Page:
By the end of my first retreat at Elat Chayyim, I had internalized the paradigm of living fully in the mystic’s “Four Worlds” of body, emotions, mind, and spirit and I wanted to commune physically with a tree. I approached a great Pine (I think a White Pine) that grew outside the dining hall, embraced the trunk–yes, I hugged a tree–and gazed upward. I will do my best to embody in words the living vision that I experienced:
Massive and towering, the huge tree overwhelms my senses. I feel the textured bark, smell the earthy, piney scent, see the branches rustling in the summer breeze. Outwardly, the immense trunk and mighty branches are alive with myriad busy living creatures; inwardly they flow and grow with unseen currents of vitality.
The height! Branches and twigs reach outward, soar upward, higher and higher in immense loftiness, until they appear to blend into the very light of the sky. Evergreen branches sway with the breeze, invisibly breathing forth life-giving oxygen, quivering and dancing with the light,melding into its radiance.
Higher, higher, my imagination ascends upon the Jacob’s ladder branches of the great tree. I aspire to climb ever higher, follow every twist and turn of the boughs, soar endlessly into the dancing, light aliveness! It is the living Tree of Torah, Wisdom, Consciousness, and it had no end: it climbs and ascends eternally.
At the same time my bare feet ground me in the soft pine needles on the earth, mingling with the tremendous roots of the great tree. For the unseen roots flow powerfully into the dark hidden places of the sacred nourishing earth, at least as deep and strong and numerous as the great branches that ascend so effortlessly into the brilliant light of heaven.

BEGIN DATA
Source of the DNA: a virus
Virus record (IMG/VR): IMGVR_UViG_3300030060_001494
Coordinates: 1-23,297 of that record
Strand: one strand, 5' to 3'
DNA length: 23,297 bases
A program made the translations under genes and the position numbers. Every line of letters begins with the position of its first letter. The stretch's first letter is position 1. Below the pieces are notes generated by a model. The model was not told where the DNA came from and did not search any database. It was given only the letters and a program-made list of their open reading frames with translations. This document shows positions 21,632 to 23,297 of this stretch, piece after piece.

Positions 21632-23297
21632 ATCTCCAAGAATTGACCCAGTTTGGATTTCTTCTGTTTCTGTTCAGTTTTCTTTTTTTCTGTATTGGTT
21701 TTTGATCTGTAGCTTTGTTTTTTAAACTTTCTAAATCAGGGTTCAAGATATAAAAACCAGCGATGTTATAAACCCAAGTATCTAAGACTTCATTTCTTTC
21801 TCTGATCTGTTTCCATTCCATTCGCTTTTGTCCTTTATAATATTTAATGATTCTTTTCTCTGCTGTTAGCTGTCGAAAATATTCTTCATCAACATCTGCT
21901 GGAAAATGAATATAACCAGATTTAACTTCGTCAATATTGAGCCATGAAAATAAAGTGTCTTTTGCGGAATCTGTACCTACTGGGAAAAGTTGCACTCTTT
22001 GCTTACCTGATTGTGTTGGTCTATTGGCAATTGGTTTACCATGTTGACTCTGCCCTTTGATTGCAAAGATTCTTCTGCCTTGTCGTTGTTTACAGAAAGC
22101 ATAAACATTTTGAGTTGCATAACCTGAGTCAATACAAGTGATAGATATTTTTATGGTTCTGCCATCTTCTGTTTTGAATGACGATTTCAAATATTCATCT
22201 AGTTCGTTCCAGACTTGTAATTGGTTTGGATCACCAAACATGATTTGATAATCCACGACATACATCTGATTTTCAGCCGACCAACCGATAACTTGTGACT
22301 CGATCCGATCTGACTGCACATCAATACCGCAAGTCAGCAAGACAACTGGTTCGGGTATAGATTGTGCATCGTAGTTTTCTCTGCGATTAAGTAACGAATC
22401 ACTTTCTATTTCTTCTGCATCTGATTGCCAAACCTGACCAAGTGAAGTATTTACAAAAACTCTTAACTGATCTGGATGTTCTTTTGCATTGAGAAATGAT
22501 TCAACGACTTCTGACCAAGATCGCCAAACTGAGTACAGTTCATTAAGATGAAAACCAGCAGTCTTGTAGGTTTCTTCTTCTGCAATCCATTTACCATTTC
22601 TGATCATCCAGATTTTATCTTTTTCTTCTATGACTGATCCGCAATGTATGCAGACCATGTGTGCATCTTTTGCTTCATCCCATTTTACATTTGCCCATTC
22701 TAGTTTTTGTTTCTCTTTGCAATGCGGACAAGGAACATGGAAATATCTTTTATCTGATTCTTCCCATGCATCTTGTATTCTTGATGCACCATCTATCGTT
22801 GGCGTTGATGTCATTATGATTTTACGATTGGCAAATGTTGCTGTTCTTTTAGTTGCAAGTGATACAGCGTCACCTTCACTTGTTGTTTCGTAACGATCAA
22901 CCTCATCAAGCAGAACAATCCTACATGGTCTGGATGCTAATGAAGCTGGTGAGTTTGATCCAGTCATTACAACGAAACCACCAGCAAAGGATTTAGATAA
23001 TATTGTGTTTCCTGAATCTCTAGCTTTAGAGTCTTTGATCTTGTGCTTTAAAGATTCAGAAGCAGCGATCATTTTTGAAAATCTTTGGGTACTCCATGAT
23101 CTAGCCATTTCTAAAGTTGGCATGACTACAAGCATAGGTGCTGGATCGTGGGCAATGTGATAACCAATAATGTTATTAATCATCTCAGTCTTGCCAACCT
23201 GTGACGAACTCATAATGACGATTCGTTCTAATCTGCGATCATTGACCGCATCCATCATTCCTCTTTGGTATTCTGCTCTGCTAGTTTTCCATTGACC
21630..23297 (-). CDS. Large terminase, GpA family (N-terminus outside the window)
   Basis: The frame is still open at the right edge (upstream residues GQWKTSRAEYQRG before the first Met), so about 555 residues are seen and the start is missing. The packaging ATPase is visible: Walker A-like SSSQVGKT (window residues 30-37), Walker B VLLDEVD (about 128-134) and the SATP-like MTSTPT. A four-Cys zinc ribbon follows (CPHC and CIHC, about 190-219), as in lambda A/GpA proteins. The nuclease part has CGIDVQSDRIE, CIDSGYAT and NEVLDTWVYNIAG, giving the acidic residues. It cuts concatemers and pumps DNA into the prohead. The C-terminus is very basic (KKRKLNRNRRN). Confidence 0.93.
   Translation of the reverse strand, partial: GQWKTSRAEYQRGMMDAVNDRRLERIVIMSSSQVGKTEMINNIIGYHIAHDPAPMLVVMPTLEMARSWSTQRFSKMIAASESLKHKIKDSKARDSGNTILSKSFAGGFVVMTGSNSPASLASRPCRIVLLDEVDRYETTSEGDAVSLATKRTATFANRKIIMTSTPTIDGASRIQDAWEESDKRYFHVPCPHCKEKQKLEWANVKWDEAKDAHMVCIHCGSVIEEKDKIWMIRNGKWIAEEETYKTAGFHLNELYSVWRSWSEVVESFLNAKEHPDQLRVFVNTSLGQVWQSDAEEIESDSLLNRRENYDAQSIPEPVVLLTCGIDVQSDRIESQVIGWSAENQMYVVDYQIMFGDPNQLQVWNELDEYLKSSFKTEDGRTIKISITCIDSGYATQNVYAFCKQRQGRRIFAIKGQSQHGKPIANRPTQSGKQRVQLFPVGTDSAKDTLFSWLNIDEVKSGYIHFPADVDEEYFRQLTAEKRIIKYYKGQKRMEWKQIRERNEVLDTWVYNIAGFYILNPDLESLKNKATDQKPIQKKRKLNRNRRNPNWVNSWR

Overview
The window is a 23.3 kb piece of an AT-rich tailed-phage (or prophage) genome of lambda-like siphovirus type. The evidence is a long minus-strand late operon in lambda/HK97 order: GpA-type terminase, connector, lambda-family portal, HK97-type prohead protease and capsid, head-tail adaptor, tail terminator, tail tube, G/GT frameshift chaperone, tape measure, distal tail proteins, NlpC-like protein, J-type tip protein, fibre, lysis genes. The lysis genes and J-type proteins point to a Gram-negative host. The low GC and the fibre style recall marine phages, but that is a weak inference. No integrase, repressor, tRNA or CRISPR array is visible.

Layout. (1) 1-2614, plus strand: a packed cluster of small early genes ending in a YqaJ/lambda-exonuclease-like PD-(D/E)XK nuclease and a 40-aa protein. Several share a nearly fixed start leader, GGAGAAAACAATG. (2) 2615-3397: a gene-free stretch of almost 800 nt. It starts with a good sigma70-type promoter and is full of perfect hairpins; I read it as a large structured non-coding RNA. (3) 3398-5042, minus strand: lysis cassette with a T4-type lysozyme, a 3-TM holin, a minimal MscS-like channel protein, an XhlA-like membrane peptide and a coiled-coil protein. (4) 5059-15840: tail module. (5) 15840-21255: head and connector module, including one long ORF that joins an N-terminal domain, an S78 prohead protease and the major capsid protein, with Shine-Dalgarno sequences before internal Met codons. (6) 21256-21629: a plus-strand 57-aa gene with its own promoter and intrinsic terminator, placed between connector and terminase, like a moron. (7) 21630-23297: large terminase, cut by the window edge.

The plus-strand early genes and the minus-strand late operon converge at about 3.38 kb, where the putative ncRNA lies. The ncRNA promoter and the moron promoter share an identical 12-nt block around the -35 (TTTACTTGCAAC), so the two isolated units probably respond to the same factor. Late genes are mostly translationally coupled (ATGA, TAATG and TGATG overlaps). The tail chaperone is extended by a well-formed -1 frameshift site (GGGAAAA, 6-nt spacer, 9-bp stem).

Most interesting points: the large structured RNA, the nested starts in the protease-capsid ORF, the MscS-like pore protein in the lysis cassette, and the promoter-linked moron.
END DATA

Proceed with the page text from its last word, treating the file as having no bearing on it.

–Rabbi Julie Hilton Danan
Another tree that was very important to me was the fallen but still living Cypress that rested on the cliff on the bank of the Sabinal River at our ranch near Utopia Texas. If we gazed up the tree, it looked like the legs of a giant woman reclining on the cliff, and my father, who had an impish sense of humor, decided to name it Lydia Pinkham (go figure). This tree was like a friend and I used to lean on “her” and tell her my stories. I’ve had others tell me of similar tree “friends” that they had growing up. How about you?
Consider and Comment: Did you grow up with a special tree in your life, or have an experience of relating to a tree as a a conscious being in its own right, an “I-Thou“?
Featured Image: Looking up a tree in Minneapolis, JHD